The University of Utah Archaeological Center
The University of Utah Archaeological Center (UUAC) is a research and teaching arm
of the Department of Anthropology. The Center’s mission is to train the next generation
of anthropological archaeologists, facilitate collaborative archaeological research
and promote the understanding of archaeology and prehistory in the wider community.
Originally founded in 1948 as the "Statewide Archaeological Survey," its mission was to investigate the prehistoric archaeology of Utah. It was renamed in 1978 and its mission broadened. The Archaeological Center now coordinates research that explores past and present human behavior from the perspective of evolutionary ecology.
The Archaeological Center is located in the Gardner Commons, in the central campus of the University of Utah. It includes a central analysis laboratory, the Zooarchaeological Laboratory (directed by Jack Broughton) and a Stable Isotope Facility (directed by Joan Brenner-Coltrain). The Center has two large laboratory rooms for teaching and research, a newly remodeled meeting and seminar room, a new artifact documentation station capable of high resolution photographs for morphometric studies, a small library that includes archives of local (Great Basin and Colorado Plateau) research records, a store of archaeological field equipment including high precision GPS units and excavation equipment, and office space for faculty and students. The Center is also home to the Zooarchaeological Laboratory (directed by Jack Broughton) and the Stable Isotope Facility (directed by Joan Brenner-Coltrain). UUAC researchers also work in the Red Lab (directed by Andrea Brunelle) and the Natural History Museum of Utah (with Tyler Faith, Lisbeth Louderback, and Duncan Metcalfe).
Brian F. Codding (Ph.D. Stanford University, 2012; Associate Professor)
Interests: Behavioral ecology, ethnoecology, ethnoarchaeology, data analysis, spatial analysis; Australia & North America
Joan Brenner Coltrain (Ph.D. University of Utah 1997; Research Associate Professor)
Interests: Archaeological method and theory, stable isotope chemistry; Great Basin, eastern Arctic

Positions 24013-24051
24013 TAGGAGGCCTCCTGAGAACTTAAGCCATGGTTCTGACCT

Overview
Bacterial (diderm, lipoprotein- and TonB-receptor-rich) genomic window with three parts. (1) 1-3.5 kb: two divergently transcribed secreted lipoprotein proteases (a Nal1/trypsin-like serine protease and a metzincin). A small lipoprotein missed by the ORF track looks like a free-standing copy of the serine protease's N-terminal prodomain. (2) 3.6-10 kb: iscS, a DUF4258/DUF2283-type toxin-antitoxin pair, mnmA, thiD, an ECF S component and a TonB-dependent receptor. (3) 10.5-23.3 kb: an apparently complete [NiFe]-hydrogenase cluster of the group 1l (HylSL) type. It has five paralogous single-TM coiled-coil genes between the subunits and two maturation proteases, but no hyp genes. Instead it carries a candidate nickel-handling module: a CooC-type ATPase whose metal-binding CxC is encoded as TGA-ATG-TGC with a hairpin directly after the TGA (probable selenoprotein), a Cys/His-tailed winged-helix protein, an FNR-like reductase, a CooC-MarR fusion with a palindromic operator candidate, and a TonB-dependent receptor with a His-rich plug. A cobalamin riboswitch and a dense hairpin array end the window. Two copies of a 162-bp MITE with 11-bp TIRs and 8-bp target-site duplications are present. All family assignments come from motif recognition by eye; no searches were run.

Tyler Faith (Ph.D. George Washington University, 2011; Assist. Prof.).
Quaternary paleoecology, vertebrate paleontology, zooarchaeology, paleoanthropology, modern human origins, extinctions, Africa
Lisbeth A. Louderback (Ph.D. University of Washington 2014; Assistant Professor)
Interests: North American pre-history; Arid West; Quaternary paleoecology; Archaeobotany; Palynology, Starch grain analysis
James F. O'Connell (Ph.D. UC Berkeley, 1971; Distinguished Professor Emeritus)
Interests: Hunter-gatherer ecology, archaeological method and theory; Australia, Africa, North America
Richard R. Paine (Ph.D. University of Pennsylvania, 1992; Associate Professor)
Interests: Archaeology, prehistoric demography, complex societies, human/land relationships; Mesoamerica, Europe
Adrian Bell (PhD UC Davis 2011; Assistant Professor)
Interests: Cultural evolution; evolutionary theory; statistical modeling; ethnography of Tonga and the Tongan diaspora communities around the world; migration
Daniel Contreras (PhD Stanford University, 2007; Adjunct Assistant Professor)
Interests: geoarchaeology, human-environment interactions, digital methods, socioecological modeling, social inequality, looting and cultural heritage
Russell Greaves (Ph.D. University of New Mexico, 1997; Adjunct Associate Professor)
Interests: Hunters and gatherers, small scale agricultural societies, technology; U.S. Southwest Archaeology, ethnology, museum studies
Mitchell J. Power (PhD University of Oregon, 2006, Geography Associate Professor)
Interests: Vegetation History, Botany, Biogeography, Fire History, Paleoecology, Paleoclimatology